When I come back from snowboarding, my whole spirit is refreshed. When I’m up there, I feel like all my worries and fears disappear. I feel a lot closer to my relatives and friends who I’ve lost as well.
Are there any areas of your life where snowboarding has helped you through difficult times?
Charlie Cortez was one of my friends who passed away. It was really hard on me this year. The mountains were one of his favorite places to be as well. This whole winter time, I kept thinking how can I feel closer to him? Being on the water has been so hard for me. The mountains have been my getaway and my way to feel closer to him and everyone I’ve lost this past year. The fresh powder feels, man, it feels like nothing else.
Is there a certain vibe you have to set while you’re up there? Any specific music you need to listen to, any gear that you need to wear?
Yeah, I do like listening to music while I’m up there. Mostly reggae and rock, keeping the vibes flowing, stuff that makes you feel alive.
I would say don’t go cheap on gear. You want high quality gear to keep you warm and your vision clear. Your whole experience will be that much better.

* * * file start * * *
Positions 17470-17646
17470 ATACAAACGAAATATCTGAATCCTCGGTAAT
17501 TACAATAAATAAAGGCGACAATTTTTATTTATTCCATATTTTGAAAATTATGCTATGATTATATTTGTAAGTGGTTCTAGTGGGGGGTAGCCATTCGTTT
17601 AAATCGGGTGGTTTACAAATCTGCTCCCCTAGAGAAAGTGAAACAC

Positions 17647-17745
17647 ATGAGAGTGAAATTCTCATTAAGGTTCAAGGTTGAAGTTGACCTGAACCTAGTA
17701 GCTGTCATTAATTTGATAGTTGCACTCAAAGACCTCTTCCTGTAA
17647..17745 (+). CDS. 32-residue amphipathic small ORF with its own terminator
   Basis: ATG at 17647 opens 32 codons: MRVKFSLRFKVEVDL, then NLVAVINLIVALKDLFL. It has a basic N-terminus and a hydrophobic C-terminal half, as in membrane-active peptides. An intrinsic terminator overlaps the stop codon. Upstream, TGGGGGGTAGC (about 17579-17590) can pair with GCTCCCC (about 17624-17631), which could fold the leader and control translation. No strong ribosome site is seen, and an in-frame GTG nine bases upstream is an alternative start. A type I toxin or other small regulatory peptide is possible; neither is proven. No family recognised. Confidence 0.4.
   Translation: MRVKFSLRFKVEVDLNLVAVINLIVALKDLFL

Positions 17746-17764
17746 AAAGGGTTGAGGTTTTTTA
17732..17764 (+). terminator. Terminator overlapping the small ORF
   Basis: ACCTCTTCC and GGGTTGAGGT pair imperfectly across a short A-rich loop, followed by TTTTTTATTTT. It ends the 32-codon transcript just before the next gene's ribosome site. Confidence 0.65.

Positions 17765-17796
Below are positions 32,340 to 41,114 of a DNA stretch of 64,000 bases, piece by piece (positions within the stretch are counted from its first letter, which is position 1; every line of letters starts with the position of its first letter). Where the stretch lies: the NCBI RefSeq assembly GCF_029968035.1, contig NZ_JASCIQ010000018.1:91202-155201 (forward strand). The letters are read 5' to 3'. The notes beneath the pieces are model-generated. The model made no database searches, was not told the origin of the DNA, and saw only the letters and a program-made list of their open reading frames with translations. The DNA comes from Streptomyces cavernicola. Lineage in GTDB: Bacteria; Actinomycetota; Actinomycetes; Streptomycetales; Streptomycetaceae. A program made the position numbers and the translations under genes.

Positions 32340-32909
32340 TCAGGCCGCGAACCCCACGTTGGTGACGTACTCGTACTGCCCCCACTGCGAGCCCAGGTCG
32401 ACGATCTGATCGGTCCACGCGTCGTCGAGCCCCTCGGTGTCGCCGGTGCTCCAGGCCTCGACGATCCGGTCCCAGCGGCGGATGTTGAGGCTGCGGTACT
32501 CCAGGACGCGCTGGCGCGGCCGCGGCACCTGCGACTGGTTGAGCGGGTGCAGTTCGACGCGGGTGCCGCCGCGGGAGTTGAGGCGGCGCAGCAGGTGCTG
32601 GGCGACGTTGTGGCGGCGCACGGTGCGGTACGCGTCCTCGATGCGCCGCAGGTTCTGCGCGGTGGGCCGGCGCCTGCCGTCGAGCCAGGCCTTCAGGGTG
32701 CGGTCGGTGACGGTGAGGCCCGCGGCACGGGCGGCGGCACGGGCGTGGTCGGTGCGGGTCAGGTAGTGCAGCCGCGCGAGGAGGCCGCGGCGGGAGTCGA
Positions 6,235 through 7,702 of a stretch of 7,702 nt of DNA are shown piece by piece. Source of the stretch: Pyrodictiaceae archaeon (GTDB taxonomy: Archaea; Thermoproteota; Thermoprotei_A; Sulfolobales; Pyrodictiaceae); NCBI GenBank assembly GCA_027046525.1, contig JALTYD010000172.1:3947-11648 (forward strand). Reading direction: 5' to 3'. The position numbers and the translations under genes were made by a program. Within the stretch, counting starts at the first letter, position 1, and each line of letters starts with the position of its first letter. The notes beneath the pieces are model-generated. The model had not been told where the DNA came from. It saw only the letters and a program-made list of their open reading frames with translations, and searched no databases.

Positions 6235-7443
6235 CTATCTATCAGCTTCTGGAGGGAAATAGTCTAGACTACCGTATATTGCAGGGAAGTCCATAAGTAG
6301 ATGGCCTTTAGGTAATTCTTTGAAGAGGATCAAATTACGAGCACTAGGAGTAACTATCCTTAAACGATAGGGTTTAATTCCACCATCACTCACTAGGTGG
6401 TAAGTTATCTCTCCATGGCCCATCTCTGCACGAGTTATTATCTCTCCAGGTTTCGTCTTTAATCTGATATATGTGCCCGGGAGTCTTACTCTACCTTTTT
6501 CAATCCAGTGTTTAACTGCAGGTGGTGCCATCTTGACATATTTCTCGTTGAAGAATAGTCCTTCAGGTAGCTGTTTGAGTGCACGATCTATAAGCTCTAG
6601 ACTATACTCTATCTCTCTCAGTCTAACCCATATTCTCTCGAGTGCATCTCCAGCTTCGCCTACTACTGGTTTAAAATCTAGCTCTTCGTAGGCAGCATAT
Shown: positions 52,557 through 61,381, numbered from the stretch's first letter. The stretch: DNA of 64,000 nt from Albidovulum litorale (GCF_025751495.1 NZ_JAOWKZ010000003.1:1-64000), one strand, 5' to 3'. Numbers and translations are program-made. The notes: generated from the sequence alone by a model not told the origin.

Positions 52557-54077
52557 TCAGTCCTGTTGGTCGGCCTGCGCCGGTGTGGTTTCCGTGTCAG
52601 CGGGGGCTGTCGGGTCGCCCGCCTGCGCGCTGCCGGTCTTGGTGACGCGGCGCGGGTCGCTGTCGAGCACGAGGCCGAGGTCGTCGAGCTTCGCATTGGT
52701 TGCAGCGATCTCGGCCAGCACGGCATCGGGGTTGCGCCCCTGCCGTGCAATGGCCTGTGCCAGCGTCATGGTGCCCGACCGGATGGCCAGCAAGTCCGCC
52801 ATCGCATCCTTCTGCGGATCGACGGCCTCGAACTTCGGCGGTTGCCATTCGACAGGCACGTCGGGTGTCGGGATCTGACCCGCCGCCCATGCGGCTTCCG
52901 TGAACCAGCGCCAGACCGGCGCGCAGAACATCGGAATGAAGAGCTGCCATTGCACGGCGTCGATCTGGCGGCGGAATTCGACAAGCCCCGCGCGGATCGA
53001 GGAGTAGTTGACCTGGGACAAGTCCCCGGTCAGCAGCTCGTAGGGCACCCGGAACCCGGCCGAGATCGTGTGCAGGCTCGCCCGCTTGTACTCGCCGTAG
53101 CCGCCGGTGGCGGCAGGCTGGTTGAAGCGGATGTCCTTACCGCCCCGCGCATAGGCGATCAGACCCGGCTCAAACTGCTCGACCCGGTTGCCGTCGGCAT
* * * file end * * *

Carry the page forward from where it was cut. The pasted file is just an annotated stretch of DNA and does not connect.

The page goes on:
Do you have a favorite spot you like to go to?
[Mt.] Baker is definitely my home run. I usually don’t like to tell people that only because Baker is super low-key. It’s definitely so much fun, even if you’re not the best snowboarder, just to be up there having a good time, enjoying the vibes and energy the mountains brings.
Where do you see snowboarding taking you in your future?
I see it taking me around the world. I plan on making more videos and traveling to different mountains, hitting steeper slopes and doing cooler tricks. I see it taking me pretty far and I love that because it’s during the off-season of fishing. I get to go fishing and once fishing’s done, it’s snowboarding season baby! I feel like I’m living the dream, hunting, fishing and snowboarding; enjoying all the seasons.
Any advice on how to get started and involved in snowboarding for young tribal members?
If you’re interested in the sport, try it out. Ask your parents to help you get involved, reach out to anybody in the community who can help you learn. There’s a lot of people. There’s an entire snowboarding community within the tribe who are willing to help teach people, teach kids. I know it might be a little scary at first, but if you stick with it, you’re going to have fun and it’s something that you’re going to love for the rest of your life.
Where can people check out your work and find out more about snowboarding?
I have a YouTube channel, just under Collin Hood. I only have two videos right now. I’m just getting started and involved in making videos, so I’m super excited about it and can’t wait to make more videos.